This is the truth-body buddha, the culmination of personal realization, and there are no sentient beings who have ever attained buddhahood through its being directly indicated by words and then realized accordingly. Nevertheless, the causal factor that leads one to attain that ultimate truth body is the Dharma of transmission that indicates, without any error, profound thatness and skillful means. By means of the path—that is, by correctly listening to, reflecting on, and meditating on the Dharma of transmission—one unfailingly acquires the personally experienced gnosis of the noble beings. With that gnosis, one unerringly realizes thatness, the inconceivable object of personally experienced wisdom, and finally one realizes the Buddha’s gnosis, the body of truth. Thus, the object of personally experienced wisdom, while not being indicated directly by words, is based on, and indirectly indicated by, the Dharma of transmission.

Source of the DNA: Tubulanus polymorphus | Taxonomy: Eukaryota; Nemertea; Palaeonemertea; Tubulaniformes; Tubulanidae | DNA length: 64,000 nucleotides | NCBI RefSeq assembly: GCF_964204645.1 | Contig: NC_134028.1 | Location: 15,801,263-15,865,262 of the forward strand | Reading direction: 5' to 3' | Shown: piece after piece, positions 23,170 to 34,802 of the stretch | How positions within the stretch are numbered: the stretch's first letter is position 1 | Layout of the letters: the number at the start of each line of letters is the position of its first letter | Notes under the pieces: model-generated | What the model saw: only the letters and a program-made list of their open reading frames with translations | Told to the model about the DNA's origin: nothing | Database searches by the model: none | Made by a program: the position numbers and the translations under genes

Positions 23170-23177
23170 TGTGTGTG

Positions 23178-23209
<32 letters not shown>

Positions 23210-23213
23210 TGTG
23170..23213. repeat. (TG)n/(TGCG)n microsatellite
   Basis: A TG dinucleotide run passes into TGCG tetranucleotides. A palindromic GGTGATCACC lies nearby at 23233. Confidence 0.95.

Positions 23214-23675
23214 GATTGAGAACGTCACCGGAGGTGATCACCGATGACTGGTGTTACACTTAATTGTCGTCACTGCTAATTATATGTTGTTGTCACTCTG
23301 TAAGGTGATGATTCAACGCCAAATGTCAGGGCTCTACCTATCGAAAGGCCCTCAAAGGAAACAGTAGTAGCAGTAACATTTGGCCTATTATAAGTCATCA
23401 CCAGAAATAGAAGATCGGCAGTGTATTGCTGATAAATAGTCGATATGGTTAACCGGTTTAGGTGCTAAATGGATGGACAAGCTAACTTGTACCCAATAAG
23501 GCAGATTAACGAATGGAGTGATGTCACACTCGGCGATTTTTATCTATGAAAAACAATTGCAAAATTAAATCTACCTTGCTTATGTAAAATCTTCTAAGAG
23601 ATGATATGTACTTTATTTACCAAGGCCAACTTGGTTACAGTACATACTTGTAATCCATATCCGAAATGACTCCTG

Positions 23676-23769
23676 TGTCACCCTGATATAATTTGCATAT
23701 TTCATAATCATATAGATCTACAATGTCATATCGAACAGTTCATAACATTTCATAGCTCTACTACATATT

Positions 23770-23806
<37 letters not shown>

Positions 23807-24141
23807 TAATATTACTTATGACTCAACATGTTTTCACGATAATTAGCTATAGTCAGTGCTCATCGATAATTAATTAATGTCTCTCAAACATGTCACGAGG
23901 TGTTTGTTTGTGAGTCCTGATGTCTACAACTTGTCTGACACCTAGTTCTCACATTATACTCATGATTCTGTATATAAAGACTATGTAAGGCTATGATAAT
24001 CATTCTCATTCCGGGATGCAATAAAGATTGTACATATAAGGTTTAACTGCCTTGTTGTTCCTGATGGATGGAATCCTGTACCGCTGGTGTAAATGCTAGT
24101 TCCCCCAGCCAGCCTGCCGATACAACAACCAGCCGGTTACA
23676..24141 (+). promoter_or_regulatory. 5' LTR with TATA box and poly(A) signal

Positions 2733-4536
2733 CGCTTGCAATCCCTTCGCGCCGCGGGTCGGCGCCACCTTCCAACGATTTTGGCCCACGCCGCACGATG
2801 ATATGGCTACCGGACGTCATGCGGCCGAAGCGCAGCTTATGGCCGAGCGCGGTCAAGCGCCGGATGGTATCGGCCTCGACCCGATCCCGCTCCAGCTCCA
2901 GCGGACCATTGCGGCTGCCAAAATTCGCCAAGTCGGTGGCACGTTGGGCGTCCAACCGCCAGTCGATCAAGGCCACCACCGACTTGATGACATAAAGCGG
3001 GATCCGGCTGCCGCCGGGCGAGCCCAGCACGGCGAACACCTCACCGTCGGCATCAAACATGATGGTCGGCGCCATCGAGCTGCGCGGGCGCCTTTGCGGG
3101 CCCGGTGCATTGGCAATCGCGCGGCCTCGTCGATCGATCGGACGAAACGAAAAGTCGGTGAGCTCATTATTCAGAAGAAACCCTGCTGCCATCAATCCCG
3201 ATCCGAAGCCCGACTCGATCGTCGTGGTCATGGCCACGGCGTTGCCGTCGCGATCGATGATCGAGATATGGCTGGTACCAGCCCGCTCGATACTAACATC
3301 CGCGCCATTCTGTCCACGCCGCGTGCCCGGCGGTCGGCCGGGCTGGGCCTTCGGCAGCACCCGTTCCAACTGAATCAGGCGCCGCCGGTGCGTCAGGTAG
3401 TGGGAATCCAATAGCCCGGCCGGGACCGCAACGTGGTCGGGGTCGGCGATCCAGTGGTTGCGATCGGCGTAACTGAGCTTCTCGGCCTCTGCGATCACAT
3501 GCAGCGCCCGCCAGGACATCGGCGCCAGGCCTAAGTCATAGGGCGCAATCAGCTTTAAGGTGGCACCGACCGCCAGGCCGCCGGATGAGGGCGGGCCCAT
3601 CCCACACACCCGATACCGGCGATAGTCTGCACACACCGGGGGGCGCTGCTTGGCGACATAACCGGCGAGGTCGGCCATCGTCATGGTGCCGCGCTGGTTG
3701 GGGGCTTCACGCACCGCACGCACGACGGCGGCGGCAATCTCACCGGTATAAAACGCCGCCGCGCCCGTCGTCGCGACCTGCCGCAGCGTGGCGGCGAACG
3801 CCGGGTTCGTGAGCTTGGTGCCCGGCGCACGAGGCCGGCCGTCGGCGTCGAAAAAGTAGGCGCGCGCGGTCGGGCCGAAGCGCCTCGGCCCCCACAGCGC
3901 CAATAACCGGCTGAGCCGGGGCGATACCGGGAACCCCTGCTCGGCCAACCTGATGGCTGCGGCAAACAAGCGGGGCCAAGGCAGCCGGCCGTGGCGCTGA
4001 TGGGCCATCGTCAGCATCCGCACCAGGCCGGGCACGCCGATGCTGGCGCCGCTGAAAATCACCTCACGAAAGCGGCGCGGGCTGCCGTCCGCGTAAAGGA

Consequently, the meditation of a practitioner who possesses sustained calm and profound insight is not pointless, for it is in dependence on such meditation that the personally realized gnosis will arise. Meditation is indeed worthwhile, and thus the sūtras and other teachings, which the sugatas have given in order to enable one to meditate correctly, are not pointless either. For in contrast to non-Buddhist practices such as meditation on the self that are not related to the path of meditation on thatness and which are no way to attain liberation, the Dharma unmistakenly teaches the thatness of things, meditation on no-self, and so forth; and through one’s hearing it, reflecting on its meaning, and meditating in accordance with the certainty one has thereby acquired, the personally experienced vision of thatness will occur.